“Gaining An Accessibility Perspective For Aging In Place Design From Where We Sit”

There’s an old expression having to do with perspective or vantage point. When someone states “from where I sit,” they are talking about their viewpoint or how they see what is going on. If they are stalled in traffic, it’s behind the wheel and looking at traffic from where they are in it. If they are at the ballpark, it means looking at the game and how they feel it is going from where they are seated. If they are are watching a game on TV, it means what they are able to see and appreciate from their seat in their living room or den. If they are on the team but seated on the bench on the sidelines, they have that vantage point. If they actually are in the game, they get to see the game in a way that most people don’t.

Where we sit in relation to something we are watching, experiencing, or taking an interest in (politics for instance) affects how engaged we are in that situation. To experience what it is like to enter and navigate our own homes and those of our clients using a wheelchair, walker, or just having reduced mobility encounter- as well as what others in that same position might be experiencing – let’s conduct a little sensitivity exercise.

To set the stage, a typical wheelchair seat is nineteen inches from the floor. A typical desk chair or kitchen chair measures eighteen inches from the floor – roughly the same, especially those that can be adjusted higher. An older toilet is going to be in the fourteen-fifteen inch range, while newer ones are sixteen inches plus. ADA recommends seventeen-nineteen inches in height.

What we are going to do to conduct this exercise is use a regular desk or kitchen chair to simulate a wheelchair. We might have access to a wheelchair, and that is fine to use as well. A chair will suffice for everyone else and will actually illustrate what we are trying to experience.

To begin, take the chair and place it in the driveway near the sidewalk that leads to the front door. Then sit in it. Any issues? Is the sidewalk surface continuous, in good repair, with no breaks in it? Is it relatively smooth? Do we think we could get our chair (if it actually was a wheelchair or walker) from the driveway to the porch or stoop without major difficulty? If we see challenges, this would be a great place to start with our list of recommended improvements. This falls under the heading of visitability and deals with someone being able to get to the front door of a home (the one they live in or one they are visiting). Unless they can easily and safely get to the door, they can’t go inside. It’s that simple.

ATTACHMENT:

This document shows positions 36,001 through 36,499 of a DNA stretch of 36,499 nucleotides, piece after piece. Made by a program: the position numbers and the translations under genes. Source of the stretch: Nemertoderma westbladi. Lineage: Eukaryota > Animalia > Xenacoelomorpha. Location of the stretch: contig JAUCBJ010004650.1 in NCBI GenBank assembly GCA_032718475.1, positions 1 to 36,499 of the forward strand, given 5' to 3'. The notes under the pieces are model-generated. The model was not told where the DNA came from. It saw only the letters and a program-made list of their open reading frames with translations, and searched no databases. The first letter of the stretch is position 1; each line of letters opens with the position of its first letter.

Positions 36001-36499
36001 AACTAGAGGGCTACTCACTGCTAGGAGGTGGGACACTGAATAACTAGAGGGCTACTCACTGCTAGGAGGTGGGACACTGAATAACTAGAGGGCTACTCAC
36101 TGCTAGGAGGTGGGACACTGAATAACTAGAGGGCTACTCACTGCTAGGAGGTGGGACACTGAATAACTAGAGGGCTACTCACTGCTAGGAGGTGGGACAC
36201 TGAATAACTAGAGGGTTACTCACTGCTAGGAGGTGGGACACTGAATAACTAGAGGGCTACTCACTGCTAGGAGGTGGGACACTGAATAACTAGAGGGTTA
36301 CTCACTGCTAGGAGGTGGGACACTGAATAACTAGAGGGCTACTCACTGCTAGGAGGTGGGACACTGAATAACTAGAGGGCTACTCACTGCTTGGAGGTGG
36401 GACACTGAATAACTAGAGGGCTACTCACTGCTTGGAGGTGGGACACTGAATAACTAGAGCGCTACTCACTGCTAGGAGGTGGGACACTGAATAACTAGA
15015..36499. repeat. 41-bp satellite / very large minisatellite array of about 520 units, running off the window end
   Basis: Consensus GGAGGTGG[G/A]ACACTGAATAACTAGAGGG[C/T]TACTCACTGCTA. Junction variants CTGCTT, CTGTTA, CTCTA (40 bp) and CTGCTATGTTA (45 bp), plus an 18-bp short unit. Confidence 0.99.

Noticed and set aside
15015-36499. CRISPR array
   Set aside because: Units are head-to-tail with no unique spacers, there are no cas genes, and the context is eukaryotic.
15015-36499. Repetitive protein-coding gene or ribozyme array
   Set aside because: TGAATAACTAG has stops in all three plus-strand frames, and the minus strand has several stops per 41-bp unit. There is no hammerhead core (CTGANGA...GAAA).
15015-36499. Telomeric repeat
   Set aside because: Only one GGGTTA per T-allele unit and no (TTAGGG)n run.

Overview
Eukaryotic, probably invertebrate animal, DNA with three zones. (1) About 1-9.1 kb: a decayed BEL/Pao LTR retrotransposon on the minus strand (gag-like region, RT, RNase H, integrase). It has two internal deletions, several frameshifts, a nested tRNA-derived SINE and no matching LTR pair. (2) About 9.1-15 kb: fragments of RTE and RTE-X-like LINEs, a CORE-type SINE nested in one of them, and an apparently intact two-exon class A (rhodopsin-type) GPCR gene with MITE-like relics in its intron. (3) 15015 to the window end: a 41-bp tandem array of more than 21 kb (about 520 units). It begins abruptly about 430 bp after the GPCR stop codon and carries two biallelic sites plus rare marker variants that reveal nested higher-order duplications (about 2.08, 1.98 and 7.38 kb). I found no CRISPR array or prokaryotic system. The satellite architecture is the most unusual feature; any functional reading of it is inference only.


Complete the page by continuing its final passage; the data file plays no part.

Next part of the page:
Next, move the chair to in front of the entry door. Are there steps that must be climbed? If so, what is the workaround or fix for this issue? Is there a wide porch or stoop on which to wait for the door to open for us? Is it sufficiently covered to provide weather protection? This is important for anyone coming to the door whether using a mobility device or not.

Essentially, from where we sit in trying to gain access to our own home – and by extension any other home we might visit or those owned by our clients – what challenges, if any, do we notice that are barriers to safe, comfortable, or convenient entry to the home. Few homes actually provide barrier-free access. If we find that our home is barrier-free, this is great, and we can see what is important to look for as we visit other homes. We can conduct this same exercise when we visit client’s homes to gain an appreciation for work that might need to be done to that home before even getting to any issues on the inside.

Then, in our own home, we should take our chair and place it in the foyer, the hallway, the bathroom doorway, inside the bathroom, the kitchen, the bedroom, the laundry room, the garage, and any other area in the home we go. When we visit a client’s home where a wheelchair, cane, or walker already is in use, we will be in a position to appreciate what they are experiencing and can observe them using their assistive devices or ask them about issues or concerns they have.

The chair exercise is designed to give us an up-close look at what others might be experiencing in using their homes so that we can suggest realistic solutions to help them navigate their homes more effectively. Beginning from where we sit, we can understand more of what is going on and what needs to be done to improve our own homes and those of our clients.

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